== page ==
Joyce Hackel is a producer at The World who aims to find the right voice for stories that will make you stop and listen.
Author Jonny Steinberg’s new book, "Winnie and Nelson: Portrait of a Marriage," explores the complex relationship between Nelson Mandela and Winnie Madikizela-Mandela, two of the world’s best-known freedom fighters. Steinberg joined The World’s host Marco Werman to discuss the fraught political partnership of these iconic revolutionaries.
The 15th-century Doctrine of Discovery provided the legal basis for the colonial-era seizure of Native lands. Sociology professor Cora Voyageur, who is also a member of the Athabasca Chipewyan First Nation, joined The World's host Carol Hills to discuss the significance of the Vatican's repudiation of the doctrine.
Former US Army Sgt. Kayla Williams, who is currently a senior policy researcher at RAND Corporation, was among the 160,000 coalition troops who were deployed for the 2003 US-led invasion of Iraq. Now, 20 years later, she reflects on her experiences with The World's host Marco Werman.
Iraqi author Ghaith Abdul-Ahad has a new book called, "A Stranger in Your Own City: Travels in the Middle East’s Long War." It's an ode to a city shattered by war. Abdul-Ahad speaks with The World’s Marco Werman about his childhood home, the cycle of sectarian violence set in motion by the US-led invasion in 2003 and what might lie ahead for the centuries-old, cosmopolitan city.
With continued violations of women's rights in Afghanistan, US Special Envoy Rina Amiri tells The World's host Marco Werman that not normalizing the Taliban government is crucial to fighting hardline elements in the country, and for setting a precedent in other places.
After a catastrophic earthquake destroyed northwest Syria, assistance is slowly trickling in. It took a full week for the UN to strike a deal with the Syrian regime to open two additional crossings into the region. US Ambassador to the UN Linda Thomas-Greenfield talks with host Marco Werman about the situation.
Malala Yousafzai's new Oscar-nominated documentary, "Stranger at the Gate," features a former US marine suffering from PTSD who sets out to bomb a mosque in Indiana, but changes his life around after the community embraces him. Yousafzai joins The World's Marco Werman to discuss the film and her own experiences.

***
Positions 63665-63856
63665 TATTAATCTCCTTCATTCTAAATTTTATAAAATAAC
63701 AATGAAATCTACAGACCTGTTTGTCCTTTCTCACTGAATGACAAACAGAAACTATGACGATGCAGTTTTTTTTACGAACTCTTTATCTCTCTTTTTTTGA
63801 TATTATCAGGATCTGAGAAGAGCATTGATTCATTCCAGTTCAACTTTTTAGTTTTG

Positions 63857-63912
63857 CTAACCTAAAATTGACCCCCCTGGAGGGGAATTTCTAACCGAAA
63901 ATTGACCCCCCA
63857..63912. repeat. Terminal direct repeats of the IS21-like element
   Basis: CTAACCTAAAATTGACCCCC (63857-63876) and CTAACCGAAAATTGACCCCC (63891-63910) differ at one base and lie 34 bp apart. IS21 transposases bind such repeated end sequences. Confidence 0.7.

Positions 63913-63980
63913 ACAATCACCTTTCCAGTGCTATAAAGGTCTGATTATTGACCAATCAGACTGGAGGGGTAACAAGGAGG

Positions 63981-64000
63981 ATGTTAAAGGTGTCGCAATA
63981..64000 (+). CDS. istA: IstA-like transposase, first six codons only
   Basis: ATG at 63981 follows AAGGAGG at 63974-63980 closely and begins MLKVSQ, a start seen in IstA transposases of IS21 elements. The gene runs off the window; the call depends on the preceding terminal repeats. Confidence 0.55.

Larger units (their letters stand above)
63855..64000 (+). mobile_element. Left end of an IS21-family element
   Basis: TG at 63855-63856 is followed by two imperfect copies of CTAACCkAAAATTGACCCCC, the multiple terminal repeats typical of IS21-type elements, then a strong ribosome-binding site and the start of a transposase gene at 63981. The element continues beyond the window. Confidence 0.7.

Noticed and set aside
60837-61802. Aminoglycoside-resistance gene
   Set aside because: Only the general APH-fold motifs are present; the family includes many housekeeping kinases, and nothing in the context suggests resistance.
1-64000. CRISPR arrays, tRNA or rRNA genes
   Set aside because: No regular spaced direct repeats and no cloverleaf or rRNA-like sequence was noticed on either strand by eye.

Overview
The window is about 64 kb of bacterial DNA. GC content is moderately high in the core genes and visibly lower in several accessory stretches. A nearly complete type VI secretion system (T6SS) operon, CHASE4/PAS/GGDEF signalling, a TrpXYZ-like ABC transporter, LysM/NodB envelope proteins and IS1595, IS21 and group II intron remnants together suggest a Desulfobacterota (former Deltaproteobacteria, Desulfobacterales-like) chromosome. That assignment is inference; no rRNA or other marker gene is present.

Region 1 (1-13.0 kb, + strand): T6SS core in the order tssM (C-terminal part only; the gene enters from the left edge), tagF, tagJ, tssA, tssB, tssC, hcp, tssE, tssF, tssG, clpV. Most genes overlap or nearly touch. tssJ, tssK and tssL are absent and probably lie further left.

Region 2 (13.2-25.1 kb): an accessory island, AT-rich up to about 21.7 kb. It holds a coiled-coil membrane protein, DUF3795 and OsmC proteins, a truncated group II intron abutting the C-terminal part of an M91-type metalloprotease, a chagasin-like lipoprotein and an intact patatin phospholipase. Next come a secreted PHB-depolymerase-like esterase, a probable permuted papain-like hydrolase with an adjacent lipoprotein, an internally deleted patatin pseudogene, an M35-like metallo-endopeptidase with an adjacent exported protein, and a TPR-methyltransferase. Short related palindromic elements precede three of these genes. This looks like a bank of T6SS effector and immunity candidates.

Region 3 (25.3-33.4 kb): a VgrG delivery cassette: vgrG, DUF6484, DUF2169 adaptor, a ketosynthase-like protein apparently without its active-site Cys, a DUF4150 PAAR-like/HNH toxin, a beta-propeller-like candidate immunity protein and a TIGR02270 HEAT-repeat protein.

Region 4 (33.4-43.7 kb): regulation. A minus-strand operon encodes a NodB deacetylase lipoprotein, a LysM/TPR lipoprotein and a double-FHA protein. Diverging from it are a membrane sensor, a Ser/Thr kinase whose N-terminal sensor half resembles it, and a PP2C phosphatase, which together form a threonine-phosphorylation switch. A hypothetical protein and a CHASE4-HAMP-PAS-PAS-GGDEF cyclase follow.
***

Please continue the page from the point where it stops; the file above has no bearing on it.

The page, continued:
What are Washington's current strategic goals and limitations in Ukraine? And how do they align with Kyiv? Derek Chollet, a counselor at the US State Department who advises Secretary of State Antony Blinken, joined The World's host Marco Werman to shed some light.
Mursal Nabizada, who decided to remain in Afghanistan after the Taliban took over in 2021, was killed by gunmen on Jan. 15, along with her bodyguard. A friend and former colleague of hers, Fawzia Koofi, speaks with The World’s host Marco Werman about her memories of Nabizada and the ongoing plight of women in the country.
The three-day US-Africa Leaders Summit kicked off on Tuesday, with 49 African leaders gathered in Washington, DC. US Ambassador to the UN Linda Thomas-Greenfield told The World that the United States is "committed to engaging with the continent," even as Beijing and Moscow expand their engagement there.
Ali Vaez, director of the International Crisis Group's Iran Project, talked with The World’s host Marco Werman about how sustained protests in Iran may be impacting the power of the so-called "morality police."